With such a fraught home life, it’s no surprise that when the Doctor turns up – at last someone who’s his social equal, and equally flighty by Time Lord standards – the War Chief blossoms; he wants to win the Doctor over (and another TARDIS would be handy, too). Offering our hero a share in ruling the galaxy as joint leader is something new… We’ve not had a villain try to seduce the Doctor before, and the Doctor even seems to be wavering as he protests. Do you think he’d have fallen for it if there’d been champagne and a rose? When the Master enters a couple of years later, he has several similar moments (most of all in a story written by one of The War Games’ co-authors and script-edited by the other), but rarely with quite such yearning. The War Chief even puts his life on the line to save the Doctor, and it seems less his fellow Time Lord that our hero objects to – though he might cavil a little at ambitions “to bring a New Order to the galaxy” – than his unsuitable friends:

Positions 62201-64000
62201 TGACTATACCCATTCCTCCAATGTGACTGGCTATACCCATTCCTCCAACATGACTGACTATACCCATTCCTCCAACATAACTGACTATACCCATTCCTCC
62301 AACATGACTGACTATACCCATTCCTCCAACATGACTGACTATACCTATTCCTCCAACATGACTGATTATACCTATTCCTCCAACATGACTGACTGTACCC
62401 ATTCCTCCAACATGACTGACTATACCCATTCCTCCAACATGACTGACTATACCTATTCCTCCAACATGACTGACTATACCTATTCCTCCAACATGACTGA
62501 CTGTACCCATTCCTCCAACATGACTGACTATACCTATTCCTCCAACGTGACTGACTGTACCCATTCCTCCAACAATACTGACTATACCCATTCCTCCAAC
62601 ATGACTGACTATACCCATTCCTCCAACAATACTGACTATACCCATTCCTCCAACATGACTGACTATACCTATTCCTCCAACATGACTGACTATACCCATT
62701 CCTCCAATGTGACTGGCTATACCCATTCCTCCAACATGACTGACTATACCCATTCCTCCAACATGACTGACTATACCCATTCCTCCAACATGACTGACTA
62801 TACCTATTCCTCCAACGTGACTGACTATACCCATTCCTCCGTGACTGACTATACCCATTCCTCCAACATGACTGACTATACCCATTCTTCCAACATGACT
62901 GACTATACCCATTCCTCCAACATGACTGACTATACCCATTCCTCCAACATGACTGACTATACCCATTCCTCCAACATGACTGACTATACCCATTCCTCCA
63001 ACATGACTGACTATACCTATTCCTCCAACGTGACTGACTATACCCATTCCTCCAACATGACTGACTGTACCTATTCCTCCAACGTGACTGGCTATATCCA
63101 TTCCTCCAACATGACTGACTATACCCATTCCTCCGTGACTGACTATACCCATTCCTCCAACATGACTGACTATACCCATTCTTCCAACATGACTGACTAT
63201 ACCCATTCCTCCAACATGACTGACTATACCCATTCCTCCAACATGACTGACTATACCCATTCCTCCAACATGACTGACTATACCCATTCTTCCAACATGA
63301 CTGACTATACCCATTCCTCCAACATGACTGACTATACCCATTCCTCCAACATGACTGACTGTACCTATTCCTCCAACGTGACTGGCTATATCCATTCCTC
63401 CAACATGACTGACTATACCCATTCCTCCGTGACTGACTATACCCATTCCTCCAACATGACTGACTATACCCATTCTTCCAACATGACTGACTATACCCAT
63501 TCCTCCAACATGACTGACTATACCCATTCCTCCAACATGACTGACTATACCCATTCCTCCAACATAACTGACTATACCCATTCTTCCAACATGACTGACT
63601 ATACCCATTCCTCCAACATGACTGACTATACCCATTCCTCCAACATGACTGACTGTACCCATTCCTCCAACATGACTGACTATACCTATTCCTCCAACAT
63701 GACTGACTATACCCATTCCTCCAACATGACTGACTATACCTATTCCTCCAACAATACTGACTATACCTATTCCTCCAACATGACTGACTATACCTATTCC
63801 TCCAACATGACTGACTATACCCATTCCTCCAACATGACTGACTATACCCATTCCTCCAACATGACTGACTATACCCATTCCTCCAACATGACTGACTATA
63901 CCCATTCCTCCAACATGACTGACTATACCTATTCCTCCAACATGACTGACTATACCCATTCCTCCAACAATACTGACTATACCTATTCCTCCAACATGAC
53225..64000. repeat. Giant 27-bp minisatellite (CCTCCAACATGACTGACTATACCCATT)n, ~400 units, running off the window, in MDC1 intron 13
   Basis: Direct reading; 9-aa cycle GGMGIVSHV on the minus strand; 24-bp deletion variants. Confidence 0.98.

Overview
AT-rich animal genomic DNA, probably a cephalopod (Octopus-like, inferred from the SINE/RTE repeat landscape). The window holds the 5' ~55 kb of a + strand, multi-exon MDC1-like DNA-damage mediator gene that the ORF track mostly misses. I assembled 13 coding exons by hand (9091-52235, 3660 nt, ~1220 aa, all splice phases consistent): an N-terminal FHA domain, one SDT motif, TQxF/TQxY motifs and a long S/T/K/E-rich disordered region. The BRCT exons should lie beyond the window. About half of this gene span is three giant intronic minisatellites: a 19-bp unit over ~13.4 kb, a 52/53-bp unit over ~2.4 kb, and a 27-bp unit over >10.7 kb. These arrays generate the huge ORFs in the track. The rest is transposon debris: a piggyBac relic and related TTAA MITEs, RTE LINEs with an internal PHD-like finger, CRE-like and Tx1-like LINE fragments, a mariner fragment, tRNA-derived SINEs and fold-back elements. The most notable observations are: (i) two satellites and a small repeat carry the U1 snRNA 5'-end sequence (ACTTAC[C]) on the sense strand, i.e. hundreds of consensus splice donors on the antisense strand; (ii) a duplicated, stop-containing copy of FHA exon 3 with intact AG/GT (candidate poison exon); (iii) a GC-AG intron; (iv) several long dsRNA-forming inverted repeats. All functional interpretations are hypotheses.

“And help people like that conquer the galaxy?”
“Not people like that – people like us.”
Though earlier weeks had more shocking scenes of war’s brutality, and most fans remember the story’s conclusion when the Time Lords demonstrate their power, for me Episode Eight’s dance between the Doctor and the War Chief is both a golden moment in itself and the pivotal moment of the story. We see the Doctor pulled between his people and power on one hand, and his friends and freedom on the other, with the War Chief letting his guard down because he wants something more – a moment that will bring him down (allied to his pride: just as the aliens pose as officers who dominate the humans, he thinks of himself as the officer who dominates them).